Famous for his bearish views, Nouriel Roubini is not overly concerned about a double-dip recession occurring in the U.S. right now. But he is worried about the potential economic impact of the political gridlock he says is crippling Washington.
In a conversation last week at the 92nd Street Y in New York with Matthew Bishop, American business editor of The Economist, Roubini, who teaches economics at New York University's Stern School of Business and famously predicted the global economic meltdown back in 2006, said he expected economic growth in the U.S. to be 2% over the next few years, with unemployment hovering between 9% and 10%. "There is a two-thirds probability of my basic scenario of a moderate recovery, maybe a 20% probability of a double-dip," he said.
However, he warned there are "many things that could lead to the risk" of a double-dip recession, including failure to deal with fiscal problems and keeping interest rates too low for too long.
A Lack of Will
Roubini said he was concerned about the political gridlock in Washington, where "the Democrats are not yet at a point where they are realizing that some control on spending is necessary. The Republicans in Congress... are closer to those Tea Party Republicans who say absolutely no new taxes of any sort.
"I think they live in a delusional world in which they... claim they want to lower budget deficits, but they're not willing to do anything on the revenue side to deal with it. There's no way to reduce this deficit only on the spending side... If the Democrats veto the spending cuts and the Republicans veto the tax increases, then runaway deficit means either default or more likely printing money and causing inflation," Roubini said.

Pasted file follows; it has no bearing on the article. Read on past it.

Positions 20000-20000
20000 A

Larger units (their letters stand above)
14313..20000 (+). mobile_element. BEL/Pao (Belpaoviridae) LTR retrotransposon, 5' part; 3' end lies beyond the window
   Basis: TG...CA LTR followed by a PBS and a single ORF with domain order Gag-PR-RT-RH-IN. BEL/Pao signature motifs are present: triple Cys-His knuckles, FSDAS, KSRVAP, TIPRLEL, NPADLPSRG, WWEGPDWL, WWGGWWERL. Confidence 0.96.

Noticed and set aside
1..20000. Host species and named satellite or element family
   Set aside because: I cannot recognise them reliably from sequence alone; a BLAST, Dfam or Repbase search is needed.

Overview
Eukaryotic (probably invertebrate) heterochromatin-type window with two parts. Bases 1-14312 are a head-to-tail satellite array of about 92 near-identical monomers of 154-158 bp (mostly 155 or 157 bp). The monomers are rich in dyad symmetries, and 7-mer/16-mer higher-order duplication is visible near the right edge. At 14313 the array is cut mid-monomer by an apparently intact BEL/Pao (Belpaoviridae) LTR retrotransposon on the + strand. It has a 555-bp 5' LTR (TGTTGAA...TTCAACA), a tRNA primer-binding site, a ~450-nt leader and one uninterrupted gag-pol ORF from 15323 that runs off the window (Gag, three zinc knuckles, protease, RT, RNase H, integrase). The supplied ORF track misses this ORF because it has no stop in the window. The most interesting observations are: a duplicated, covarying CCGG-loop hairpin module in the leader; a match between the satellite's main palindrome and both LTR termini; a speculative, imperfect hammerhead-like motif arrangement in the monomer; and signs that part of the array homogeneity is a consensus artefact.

Noting that there are similar political divisions in Germany and Japan, among other nations, he added, "What needs to be done, we know it on the fiscal side. The question is can you have governments that are weak, divided, no bi-partisanship? Unfortunately in the U.S. and many countries, I don't see the political will, that's why I'm worried."
Europe Up in the Air
Roubini said it was an "open question" if the euro will survive. "I see certainly Greece and maybe other countries being forced down the line to restructure their debts in a coercive way, call it default... That doesn't imply exit from the [European] Monetary Union... The monetary union is challenged like never before and the risk is that over the next five years, one or more of those laggards may be deciding or forced to exit."
At the same time, it is unlikely Germany would leave the European Monetary Union, in part because that would mean it would also have to leave the European Union. "The chances are more that they are going to say let the Greeks and others get out, and have a hard core of more homogeneous countries with fiscal discipline that are going to form the core of a stronger euro."
Roubini also gave Treasury Secretary Timothy Geithner and others on the Obama administration's economic team credit for the current economic recovery. "Of course, we have now a huge fiscal deficit, we still have to do regulatory reform, there are many challenges, and there have also been specific policy mistakes, like bailing out too many institutions, that could have been handled differently... but compared to the alternative -- risk of a new depression -- things have improved in the right direction."
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